What really solidified how unessential a website was for NSC was when I reached out to Eyedesyn (EJ Hassenfratz) on March 2, 2018, and he mentioned: “I actually hired someone to create a custom website. I think you can do very well with just having tutorials on YouTube without needing to have a central website and investing in a web designer. Hope that helps!” It was not the answer I was expecting but that was when I thought maybe just uploading videos onto YouTube was enough. Yet I still did not do it!!! Essentially, every year I would try to work on building NSC but nothing ever came out of it. My obsession with “perfection” in branding, logo, website, tutorial production quality, or type of content to publish inhibited me greatly from making one step forward. For the umpteenth time, I gave up on NSC. I just focused on school for the most part and became a peer tutor who helped people with their assignments and software instructions. I really enjoyed it, and it took my mind off the need for doing tutorials since I was teaching people in-person!

After graduating from my BFA and going through a personal crisis (you can see how my life chapters always prologue with some sort of struggle), I found myself having lots of time and a special focus on anything I set my mind to. Hence, I tried my hand at designing the NSC logo again, and gave myself about an hour to do it before I went out to have coffee with friends. I was not expecting much but one thing led to another, and I was able to make a decent logo out of nowhere in Adobe Illustrator within that short time span. Still, it did not feel “perfect” but I couldn’t be bothered anymore and just chose to use whatever I made. It took about 4 years but at least I had a logo now.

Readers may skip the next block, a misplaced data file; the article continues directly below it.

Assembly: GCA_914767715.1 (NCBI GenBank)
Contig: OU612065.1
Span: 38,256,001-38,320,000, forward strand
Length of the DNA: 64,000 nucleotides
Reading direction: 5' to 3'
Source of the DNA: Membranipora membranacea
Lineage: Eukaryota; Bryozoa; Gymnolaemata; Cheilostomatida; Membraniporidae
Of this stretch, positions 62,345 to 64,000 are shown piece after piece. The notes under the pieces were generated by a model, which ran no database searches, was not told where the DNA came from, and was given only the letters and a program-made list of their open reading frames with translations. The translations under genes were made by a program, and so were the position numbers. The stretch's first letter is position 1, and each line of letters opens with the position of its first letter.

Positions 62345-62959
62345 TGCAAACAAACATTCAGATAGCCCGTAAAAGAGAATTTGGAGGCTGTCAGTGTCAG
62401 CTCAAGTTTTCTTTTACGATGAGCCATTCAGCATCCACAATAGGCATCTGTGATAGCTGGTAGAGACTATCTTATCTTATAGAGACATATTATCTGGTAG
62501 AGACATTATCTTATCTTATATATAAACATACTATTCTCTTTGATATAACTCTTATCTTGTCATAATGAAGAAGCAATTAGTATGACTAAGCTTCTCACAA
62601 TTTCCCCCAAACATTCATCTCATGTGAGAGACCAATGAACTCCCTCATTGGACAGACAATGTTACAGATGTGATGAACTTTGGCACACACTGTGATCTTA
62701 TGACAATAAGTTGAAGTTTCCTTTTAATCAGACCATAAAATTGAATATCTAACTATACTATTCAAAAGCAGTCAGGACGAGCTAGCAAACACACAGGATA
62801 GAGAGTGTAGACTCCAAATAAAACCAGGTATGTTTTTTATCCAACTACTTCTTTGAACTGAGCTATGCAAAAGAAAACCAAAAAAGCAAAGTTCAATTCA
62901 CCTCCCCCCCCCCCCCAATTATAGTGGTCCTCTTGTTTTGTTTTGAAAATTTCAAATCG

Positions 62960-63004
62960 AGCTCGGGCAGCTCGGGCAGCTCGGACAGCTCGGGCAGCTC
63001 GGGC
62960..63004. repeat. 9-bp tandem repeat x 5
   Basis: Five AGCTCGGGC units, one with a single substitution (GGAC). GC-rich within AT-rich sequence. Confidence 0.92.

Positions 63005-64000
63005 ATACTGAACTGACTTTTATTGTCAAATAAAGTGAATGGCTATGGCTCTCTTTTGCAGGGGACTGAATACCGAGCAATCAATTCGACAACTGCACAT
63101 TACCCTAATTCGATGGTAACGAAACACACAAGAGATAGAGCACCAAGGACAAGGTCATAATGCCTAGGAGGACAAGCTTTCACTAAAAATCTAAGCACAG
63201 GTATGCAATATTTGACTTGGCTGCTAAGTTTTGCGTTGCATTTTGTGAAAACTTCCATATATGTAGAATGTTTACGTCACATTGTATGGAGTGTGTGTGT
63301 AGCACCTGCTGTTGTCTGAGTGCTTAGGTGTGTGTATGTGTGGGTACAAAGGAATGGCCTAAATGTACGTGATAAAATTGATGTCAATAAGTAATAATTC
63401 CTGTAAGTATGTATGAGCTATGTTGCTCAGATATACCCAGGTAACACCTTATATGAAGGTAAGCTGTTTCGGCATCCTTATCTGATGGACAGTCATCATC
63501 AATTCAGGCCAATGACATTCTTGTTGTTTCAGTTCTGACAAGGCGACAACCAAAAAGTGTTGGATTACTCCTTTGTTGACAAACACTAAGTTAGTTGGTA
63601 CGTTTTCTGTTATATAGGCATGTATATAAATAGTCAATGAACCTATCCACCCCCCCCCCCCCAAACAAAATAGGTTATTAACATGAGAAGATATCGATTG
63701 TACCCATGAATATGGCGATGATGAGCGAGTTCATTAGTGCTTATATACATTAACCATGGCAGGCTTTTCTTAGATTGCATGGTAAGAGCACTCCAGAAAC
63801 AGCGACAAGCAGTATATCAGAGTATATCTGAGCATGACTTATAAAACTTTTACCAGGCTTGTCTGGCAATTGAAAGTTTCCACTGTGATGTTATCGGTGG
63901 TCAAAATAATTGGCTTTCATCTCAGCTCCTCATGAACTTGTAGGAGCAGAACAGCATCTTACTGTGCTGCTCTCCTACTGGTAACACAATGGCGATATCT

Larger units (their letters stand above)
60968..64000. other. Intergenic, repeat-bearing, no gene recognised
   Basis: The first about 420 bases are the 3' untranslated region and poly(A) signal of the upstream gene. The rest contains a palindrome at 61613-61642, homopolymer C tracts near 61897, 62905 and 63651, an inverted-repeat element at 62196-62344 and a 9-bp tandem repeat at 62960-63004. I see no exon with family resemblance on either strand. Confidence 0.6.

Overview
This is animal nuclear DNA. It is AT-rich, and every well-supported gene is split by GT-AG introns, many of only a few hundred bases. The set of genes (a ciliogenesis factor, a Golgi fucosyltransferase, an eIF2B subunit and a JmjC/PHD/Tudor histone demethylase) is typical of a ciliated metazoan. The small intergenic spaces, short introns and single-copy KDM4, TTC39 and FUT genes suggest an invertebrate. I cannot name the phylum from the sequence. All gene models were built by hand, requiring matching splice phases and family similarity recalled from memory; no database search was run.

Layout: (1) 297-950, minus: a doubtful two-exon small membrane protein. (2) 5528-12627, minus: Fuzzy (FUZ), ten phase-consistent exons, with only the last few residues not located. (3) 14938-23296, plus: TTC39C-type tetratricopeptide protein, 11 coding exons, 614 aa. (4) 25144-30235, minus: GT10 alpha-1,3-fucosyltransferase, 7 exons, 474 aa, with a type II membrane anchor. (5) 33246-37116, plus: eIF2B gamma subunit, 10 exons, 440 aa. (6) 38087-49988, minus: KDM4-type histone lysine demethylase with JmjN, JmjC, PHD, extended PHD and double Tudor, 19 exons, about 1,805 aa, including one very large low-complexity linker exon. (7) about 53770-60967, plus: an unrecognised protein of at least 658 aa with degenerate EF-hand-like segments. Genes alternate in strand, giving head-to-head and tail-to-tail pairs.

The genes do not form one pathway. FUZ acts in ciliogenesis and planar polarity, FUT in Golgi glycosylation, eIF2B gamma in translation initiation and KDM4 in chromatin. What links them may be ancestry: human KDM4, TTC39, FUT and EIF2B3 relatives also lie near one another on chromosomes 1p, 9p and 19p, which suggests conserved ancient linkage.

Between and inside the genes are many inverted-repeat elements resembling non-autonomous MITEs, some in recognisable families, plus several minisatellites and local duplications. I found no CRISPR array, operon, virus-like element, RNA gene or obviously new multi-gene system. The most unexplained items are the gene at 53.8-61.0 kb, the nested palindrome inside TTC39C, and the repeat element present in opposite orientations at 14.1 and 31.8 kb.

Life went on. In July 2019, when I was working at WarnerMedia Studios, I had so much time; the work I received was incredibly simple at the beginning, and there were at least a day or two in the week that I literally came to the office to work on my personal projects since there was no office work assigned to me. This was great because it gave me the opportunity to watch After Effects scripting tutorials and learn something new. In December 2019, a casual conversation with my colleague about his acquaintance whose simple AE tutorials got recognition from Adobe made me remember NSC and my goal of running a YouTube channel. Having developed some impulsiveness over the previous few months, I went back to my desk immediately and opened up Illustrator and After Effects to prepare to make a tutorial. The difference this time is that I was going to “drop the bar so low that I would not fail” by making a super easy tutorial. I told myself:

“Even if my first tutorial sucks, it doesn’t matter. No one is going to be watching it anyway, and I will only get better if I keep making more videos.

Done is better than perfect.”

It took a couple of years but I have reached a maturity where I feel comfortable failing. So with that mentality, I made a tutorial on how to draw a color wheel using a compass. It was based on a tutorial article I have written previously for my Color Theory class so I reuse the material to make the process easier. On Saturday, December 28, 2019, I went back to the office to record my first tutorial. Even though I had dropped the bar so low, it still took me about 6 to 8 hours to record, edit, and publish the tutorial. The process was excruciating; everything was just not “good” but I made peace with that and moved forward. Even though my first tutorial was not the best, that one step forward allowed everything to begin.

Uphill battle